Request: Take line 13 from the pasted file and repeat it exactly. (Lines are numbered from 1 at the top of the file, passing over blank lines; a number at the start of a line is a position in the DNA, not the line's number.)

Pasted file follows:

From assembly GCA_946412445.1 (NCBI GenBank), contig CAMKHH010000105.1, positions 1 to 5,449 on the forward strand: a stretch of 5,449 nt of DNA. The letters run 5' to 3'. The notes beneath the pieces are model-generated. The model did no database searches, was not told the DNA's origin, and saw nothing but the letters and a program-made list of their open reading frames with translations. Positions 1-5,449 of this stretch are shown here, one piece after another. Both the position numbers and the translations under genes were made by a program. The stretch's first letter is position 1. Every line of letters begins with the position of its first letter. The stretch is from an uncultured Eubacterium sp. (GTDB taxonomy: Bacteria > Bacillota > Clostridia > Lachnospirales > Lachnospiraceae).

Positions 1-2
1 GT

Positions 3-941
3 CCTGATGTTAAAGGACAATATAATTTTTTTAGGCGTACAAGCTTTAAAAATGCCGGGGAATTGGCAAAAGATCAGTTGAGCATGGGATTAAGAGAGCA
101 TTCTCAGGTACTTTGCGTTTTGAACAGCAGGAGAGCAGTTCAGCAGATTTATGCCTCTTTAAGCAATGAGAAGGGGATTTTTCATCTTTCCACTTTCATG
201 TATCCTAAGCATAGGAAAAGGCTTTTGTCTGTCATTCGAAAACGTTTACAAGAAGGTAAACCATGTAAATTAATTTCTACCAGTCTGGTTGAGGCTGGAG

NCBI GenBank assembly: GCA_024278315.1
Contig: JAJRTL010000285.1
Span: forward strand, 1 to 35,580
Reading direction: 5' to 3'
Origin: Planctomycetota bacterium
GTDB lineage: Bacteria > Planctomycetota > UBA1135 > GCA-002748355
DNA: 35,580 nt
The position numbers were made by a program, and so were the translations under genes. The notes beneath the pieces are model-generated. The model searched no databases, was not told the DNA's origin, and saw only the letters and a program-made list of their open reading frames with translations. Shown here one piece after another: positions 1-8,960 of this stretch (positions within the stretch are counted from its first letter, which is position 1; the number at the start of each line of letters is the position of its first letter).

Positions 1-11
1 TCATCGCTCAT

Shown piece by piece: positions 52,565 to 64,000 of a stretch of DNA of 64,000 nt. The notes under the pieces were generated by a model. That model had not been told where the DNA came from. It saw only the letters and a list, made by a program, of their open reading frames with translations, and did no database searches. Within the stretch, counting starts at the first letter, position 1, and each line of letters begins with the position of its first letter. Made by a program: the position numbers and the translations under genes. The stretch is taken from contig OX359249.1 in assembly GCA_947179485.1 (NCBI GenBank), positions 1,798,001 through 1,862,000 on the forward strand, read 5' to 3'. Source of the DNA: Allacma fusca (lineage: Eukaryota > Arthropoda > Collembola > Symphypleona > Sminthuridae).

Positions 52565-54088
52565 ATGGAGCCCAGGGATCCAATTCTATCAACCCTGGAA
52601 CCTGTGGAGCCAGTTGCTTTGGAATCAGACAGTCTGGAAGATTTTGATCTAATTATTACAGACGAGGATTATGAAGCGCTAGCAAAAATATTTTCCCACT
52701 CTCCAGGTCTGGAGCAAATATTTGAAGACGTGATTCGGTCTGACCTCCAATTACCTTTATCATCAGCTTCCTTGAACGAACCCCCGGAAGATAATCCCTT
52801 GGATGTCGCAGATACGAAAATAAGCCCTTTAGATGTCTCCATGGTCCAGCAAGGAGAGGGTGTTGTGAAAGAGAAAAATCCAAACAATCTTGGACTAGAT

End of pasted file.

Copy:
GTDB lineage: Bacteria > Planctomycetota > UBA1135 > GCA-002748355